As the week progressed, everything became less clear, more smoke, more mirrors. Was there an alarm that was automatically activated at 7:07pm every evening, and deactivated at 9:09am so we were confined to the house? That had a direct call out to the police, which he couldn’t override except with 48 hours’ notice?  I’m not sure, I think almost definitely not. That was just another intriguing part of that week, another attempt for control, another power struggle. A lot of things changed and moved and shifted, so it was always quite hard to pin Jack down and pin the facts down.

Were you ever scared?

I wouldn’t say I was scared for my safety. There were moments when the hairs on my neck stood up because we were in very, very heated conversations, and his mood changed quite dramatically. I was there with the director, we stayed together in the house, I was never on my own. And we had protocols if we needed to step out somewhere else, and the production team rented a house nearby, should we need to go there. That scene where he shouts in my face and calls me an extremist, it was really unpleasant but actually quite rewarding as I felt he showed his true colours, we saw past the supposedly rational veneer.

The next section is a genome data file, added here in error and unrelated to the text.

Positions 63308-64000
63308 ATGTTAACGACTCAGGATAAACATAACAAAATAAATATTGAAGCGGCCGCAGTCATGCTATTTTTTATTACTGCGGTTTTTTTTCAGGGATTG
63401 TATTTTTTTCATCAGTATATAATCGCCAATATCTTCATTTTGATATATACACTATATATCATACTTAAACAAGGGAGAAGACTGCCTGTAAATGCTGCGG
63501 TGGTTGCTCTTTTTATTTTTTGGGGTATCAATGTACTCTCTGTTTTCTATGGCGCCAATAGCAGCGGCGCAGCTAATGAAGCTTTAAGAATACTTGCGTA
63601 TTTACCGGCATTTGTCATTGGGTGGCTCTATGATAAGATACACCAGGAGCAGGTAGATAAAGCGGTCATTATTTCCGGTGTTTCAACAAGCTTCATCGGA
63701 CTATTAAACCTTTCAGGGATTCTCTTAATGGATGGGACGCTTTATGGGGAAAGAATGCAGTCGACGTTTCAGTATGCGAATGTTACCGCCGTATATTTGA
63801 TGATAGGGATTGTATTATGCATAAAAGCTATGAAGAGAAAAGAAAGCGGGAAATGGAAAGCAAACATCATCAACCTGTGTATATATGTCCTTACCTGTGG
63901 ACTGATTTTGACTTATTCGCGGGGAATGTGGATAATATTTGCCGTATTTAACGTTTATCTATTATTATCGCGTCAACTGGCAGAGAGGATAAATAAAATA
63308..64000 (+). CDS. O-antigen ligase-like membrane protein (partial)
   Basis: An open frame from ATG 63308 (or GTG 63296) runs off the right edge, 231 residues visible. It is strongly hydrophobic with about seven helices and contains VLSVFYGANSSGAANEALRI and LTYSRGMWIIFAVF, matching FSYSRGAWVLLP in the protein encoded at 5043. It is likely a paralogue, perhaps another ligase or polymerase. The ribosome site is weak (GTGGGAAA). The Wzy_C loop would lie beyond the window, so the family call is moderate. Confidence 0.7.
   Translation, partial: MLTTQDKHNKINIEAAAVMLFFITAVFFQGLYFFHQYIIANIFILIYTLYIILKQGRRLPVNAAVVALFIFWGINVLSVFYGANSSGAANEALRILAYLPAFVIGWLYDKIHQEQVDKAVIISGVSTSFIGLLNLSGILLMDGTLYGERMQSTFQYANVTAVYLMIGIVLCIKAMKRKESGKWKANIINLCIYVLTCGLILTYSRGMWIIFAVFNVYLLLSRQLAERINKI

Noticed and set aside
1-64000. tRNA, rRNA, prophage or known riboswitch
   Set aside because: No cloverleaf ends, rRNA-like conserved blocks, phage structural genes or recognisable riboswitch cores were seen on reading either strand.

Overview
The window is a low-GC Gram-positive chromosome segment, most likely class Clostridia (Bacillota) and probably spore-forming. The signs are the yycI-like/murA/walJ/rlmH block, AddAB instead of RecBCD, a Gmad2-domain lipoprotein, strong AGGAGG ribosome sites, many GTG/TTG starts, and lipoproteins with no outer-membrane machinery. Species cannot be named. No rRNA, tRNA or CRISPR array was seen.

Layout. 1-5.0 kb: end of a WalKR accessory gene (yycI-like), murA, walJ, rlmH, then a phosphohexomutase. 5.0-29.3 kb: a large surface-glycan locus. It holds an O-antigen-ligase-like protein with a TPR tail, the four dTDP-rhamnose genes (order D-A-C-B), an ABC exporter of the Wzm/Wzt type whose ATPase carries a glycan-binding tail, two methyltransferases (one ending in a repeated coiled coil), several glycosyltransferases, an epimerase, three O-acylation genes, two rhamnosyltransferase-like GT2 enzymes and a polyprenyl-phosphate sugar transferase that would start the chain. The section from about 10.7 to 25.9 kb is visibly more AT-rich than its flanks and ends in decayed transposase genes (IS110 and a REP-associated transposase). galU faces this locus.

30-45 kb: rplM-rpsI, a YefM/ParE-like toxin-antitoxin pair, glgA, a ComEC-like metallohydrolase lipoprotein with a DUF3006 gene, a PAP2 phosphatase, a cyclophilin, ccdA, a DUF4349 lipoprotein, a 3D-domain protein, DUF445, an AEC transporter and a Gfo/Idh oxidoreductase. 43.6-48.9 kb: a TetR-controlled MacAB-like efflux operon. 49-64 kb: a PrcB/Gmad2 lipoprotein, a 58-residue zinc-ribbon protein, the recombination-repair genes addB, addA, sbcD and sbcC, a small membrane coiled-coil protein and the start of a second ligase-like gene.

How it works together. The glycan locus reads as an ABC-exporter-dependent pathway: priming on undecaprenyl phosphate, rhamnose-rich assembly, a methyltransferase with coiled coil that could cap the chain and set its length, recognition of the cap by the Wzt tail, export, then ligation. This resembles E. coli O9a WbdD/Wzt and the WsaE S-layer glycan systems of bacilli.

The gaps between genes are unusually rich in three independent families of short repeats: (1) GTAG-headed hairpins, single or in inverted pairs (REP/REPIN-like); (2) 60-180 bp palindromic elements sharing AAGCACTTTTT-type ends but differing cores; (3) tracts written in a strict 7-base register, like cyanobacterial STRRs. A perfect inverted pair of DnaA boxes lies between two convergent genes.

Towards the end, that very, very electric scene where we talk about Jack’s birth name, I definitely felt the most discomfort then, because he was raging, furious and I think probably a little bit scared in truth. Although I wouldn’t say I ever felt physically in danger, he can do some shocking things online, as we discussed in the film. I told him I was worried that he might disseminate false information about me on the internet that was false, but that could be damaging. I know he has the power and the contacts to make a real impact, reputationally, online. Which is perhaps a more relevant fear in 2019. Not that he’s going to ‘get me’ but that he can push out some vicious things about you on the internet. And also mobilise some nefarious characters to do it for him.

What was the biggest surprise for you, in this whole experience?